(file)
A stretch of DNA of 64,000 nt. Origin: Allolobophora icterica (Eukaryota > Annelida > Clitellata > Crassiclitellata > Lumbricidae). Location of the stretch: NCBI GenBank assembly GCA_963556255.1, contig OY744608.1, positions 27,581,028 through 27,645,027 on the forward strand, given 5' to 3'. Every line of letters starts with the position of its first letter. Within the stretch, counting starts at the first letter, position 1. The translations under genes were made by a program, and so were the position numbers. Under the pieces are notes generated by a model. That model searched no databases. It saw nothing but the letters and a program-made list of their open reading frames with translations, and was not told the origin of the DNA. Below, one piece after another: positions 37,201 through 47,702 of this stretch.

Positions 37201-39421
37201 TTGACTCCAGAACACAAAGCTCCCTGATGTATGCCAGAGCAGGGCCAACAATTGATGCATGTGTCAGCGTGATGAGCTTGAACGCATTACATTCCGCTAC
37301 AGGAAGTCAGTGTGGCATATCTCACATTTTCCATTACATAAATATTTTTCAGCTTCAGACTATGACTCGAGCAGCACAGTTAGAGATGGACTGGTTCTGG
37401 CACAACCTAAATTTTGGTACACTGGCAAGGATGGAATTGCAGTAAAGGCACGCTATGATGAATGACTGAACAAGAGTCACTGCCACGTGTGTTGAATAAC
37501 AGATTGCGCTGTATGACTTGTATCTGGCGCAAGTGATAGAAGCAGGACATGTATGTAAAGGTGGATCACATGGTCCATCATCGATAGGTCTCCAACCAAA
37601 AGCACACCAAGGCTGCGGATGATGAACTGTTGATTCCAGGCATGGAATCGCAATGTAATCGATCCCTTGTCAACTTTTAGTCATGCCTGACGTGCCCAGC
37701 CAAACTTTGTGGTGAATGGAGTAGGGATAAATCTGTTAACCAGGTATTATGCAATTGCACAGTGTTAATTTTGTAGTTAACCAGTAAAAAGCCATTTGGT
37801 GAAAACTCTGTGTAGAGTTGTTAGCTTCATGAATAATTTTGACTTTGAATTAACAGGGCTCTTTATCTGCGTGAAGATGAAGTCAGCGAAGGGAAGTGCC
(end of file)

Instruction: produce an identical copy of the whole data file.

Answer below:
A stretch of DNA of 64,000 nt. Origin: Allolobophora icterica (Eukaryota > Annelida > Clitellata > Crassiclitellata > Lumbricidae). Location of the stretch: NCBI GenBank assembly GCA_963556255.1, contig OY744608.1, positions 27,581,028 through 27,645,027 on the forward strand, given 5' to 3'. Every line of letters starts with the position of its first letter. Within the stretch, counting starts at the first letter, position 1. The translations under genes were made by a program, and so were the position numbers. Under the pieces are notes generated by a model. That model searched no databases. It saw nothing but the letters and a program-made list of their open reading frames with translations, and was not told the origin of the DNA. Below, one piece after another: positions 37,201 through 47,702 of this stretch.

Positions 37201-39421
37201 TTGACTCCAGAACACAAAGCTCCCTGATGTATGCCAGAGCAGGGCCAACAATTGATGCATGTGTCAGCGTGATGAGCTTGAACGCATTACATTCCGCTAC
37301 AGGAAGTCAGTGTGGCATATCTCACATTTTCCATTACATAAATATTTTTCAGCTTCAGACTATGACTCGAGCAGCACAGTTAGAGATGGACTGGTTCTGG
37401 CACAACCTAAATTTTGGTACACTGGCAAGGATGGAATTGCAGTAAAGGCACGCTATGATGAATGACTGAACAAGAGTCACTGCCACGTGTGTTGAATAAC
37501 AGATTGCGCTGTATGACTTGTATCTGGCGCAAGTGATAGAAGCAGGACATGTATGTAAAGGTGGATCACATGGTCCATCATCGATAGGTCTCCAACCAAA
37601 AGCACACCAAGGCTGCGGATGATGAACTGTTGATTCCAGGCATGGAATCGCAATGTAATCGATCCCTTGTCAACTTTTAGTCATGCCTGACGTGCCCAGC
37701 CAAACTTTGTGGTGAATGGAGTAGGGATAAATCTGTTAACCAGGTATTATGCAATTGCACAGTGTTAATTTTGTAGTTAACCAGTAAAAAGCCATTTGGT
37801 GAAAACTCTGTGTAGAGTTGTTAGCTTCATGAATAATTTTGACTTTGAATTAACAGGGCTCTTTATCTGCGTGAAGATGAAGTCAGCGAAGGGAAGTGCC